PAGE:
Auckland Art Fair's Triumphant Return

I had no idea what to expect from my visit this week to the Auckland Art Fair (AAF). I’ve never even been to New Zealand, and art events can sometimes make me feel like a bit of a philistine outsider who accidentally wandered into the wrong place for a glass of champagne.

Given the picturesque surrounds and its progressive history (shout out to Prime Minister Jacinda Ardern for being the youngest head of government in the world AND eight months pregnant!), it should come as no surprise that New Zealand is home to a relatively small but thriving arts scene.

Although I was mistaken for a waitress (no offence taken), the AAF had a real feeling of community, and there was a sense as the event launches annually this year, the ante had been well and truly upped.

Sally Tabart

Photo – courtesy of Auckland Art Fair.

Sally Tabart
24th of May 2018

The Auckland Art Fair saw big local and international artists like Patricia Piccinini (Aus), Jess Johnson (NZ) and Taro Shinoda (Tokyo) from established galleries sit alongside young entrepreneurial up-and-comers, all in standard-issue booths, and the combination made for a diverse and impressive spread. With more than 45 galleries and 180 artists from nine countries, the Auckland Art Fair, which will now operate annually going forward, seeks to position itself as the definitive showcase of contemporary art for art-lovers and collectors in the Pacific Rim.

At a swanky event for collectors, artists, gallerists (and somehow me) the night before the opening, Hayley White and Stephanie Post, the Fair’s directors, were ticking off each guest’s name themselves at the door. ‘That’s so Auckland’, I heard someone behind me fondly remark. Everyone seems to be rooting for one another in New Zealand, and I think it’s this accessibility combined with profound artistic talent that uniquely positions the AAF as a cultural force to be reckoned with in the Asia-Pacific.

Grace Wright, installation view of the Parlour Projects stand at Auckland Art Fair 2018. Photo – Matt Hunt.

Artwork by Ed Bats.Photo – Sam Hartnett.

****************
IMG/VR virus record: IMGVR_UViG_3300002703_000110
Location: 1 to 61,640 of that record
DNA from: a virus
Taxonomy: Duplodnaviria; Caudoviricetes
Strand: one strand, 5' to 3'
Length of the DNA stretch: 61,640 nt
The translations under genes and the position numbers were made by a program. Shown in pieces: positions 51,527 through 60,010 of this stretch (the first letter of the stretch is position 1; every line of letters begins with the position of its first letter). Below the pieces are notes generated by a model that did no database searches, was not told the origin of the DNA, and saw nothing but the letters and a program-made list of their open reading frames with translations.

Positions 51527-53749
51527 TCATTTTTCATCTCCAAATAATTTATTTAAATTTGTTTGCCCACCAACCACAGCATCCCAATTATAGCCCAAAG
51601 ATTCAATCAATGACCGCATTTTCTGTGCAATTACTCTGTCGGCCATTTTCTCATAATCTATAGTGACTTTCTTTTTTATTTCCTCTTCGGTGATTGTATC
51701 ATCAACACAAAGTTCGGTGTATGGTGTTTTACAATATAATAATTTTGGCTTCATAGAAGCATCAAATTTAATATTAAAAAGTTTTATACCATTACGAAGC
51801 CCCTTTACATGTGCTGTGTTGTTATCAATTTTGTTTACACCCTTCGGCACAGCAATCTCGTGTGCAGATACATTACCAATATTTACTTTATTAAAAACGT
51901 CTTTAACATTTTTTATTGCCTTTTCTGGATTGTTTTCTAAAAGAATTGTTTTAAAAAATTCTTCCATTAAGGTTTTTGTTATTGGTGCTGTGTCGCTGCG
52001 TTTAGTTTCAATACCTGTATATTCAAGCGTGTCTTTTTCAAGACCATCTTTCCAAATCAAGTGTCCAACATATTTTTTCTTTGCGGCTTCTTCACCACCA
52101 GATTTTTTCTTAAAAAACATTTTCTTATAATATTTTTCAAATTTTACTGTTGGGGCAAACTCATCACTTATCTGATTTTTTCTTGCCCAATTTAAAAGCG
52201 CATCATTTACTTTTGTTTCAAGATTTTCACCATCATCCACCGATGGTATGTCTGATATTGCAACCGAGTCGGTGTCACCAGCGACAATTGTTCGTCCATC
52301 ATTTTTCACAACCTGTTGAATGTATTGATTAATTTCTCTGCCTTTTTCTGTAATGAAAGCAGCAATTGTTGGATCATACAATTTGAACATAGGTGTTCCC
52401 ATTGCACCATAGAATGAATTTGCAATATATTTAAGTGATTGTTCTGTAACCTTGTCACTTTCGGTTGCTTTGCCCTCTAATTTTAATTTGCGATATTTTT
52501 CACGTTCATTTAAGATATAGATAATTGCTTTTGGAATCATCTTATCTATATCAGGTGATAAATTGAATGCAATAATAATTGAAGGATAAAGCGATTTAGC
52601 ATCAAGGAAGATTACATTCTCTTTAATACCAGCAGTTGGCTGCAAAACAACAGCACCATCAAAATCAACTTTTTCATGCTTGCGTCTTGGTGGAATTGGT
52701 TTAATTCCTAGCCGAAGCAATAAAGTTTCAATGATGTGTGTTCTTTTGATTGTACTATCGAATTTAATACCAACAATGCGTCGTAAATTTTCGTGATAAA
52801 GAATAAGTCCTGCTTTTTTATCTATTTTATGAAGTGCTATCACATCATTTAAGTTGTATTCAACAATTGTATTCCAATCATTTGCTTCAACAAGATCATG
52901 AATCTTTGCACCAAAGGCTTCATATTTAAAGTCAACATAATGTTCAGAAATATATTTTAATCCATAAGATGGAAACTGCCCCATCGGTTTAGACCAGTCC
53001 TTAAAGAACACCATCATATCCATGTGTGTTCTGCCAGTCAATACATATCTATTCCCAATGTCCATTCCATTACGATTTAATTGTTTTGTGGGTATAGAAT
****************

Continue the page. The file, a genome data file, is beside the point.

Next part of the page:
Artwork by Ed Bats. Photo – Sam Hartnett.

Installation of artworks by Ed Bats Photo – Sam Hartnett.

Artwork by Ed Bats. Photo – Sam Hartnett.

Artwork by Ed Bats. Photo – Sam Hartnett.

1. Parlour Projects

This new gallery was established only two years ago in Hawke’s Bay (on the east coast of the North Island) by young gallerist Sophie Wallace. ‘I keep saying “we”, but it’s kind of just me!’ Sophie laughs when we’re chatting about her gallery, Parlour Projects. Presenting three emerging artists at the AAF (Ben Pearce, Ed Bats and Grace Wright), Sophie’s contemporary eye injects a real sense of youthfulness amongst some of the more established galleries and artists.

Oh – and the fact that she’d painted the walls of her white booth our favourite dusty pink didn’t influence me at all.

Artist to see: Ed Bats.

Parlour Projects
360 Eastbourne Street East,
Hawke’s Bay
New Zealand

Virginia Leonard artworks in installation view of the Paulnache stand at Auckland Art Fair 2018. Photo – Matt Hunt.

Virginia Leonard artwork. Photo – courtesy of PAULNACHE.

Virginia Leonard artwork. Photo – courtesy of PAULNACHE.


In my research prior to AAF, Virginia Leonard’s conceptual clay and resin sculptures at Gisborne’s PAULNACHE were at the top of my list to see. Massive, gnarly and yet delicate, these pieces remind me of a large-scale, solidified drip castle all kids make at the beach in ultra-bright and shiny hues, like ancient relics of some faraway kingdom.

Operating since 2009, PAULNACHE is an unconventional gallery run by director Matthew Nache that seeks to blur the lines between ‘public and private gallery, between dealer and curator, house style and punk attitude’. Rock on.

Artist to see: Virginia Leonard

Upstairs 89 Grey Street
Aotearoa New Zealand

Emma McIntyre artworks in installation view of the Hopkinson Mossman stand at Auckland Art Fair 2018. Photo – Matt Hunt.

Emma McIntyre artwork. Photo – courtesy of Hopkinson Mossman.

Emma McIntyre artwork. Photo – courtesy of Hopkinson Mossman.

3. Hopkinson Mossman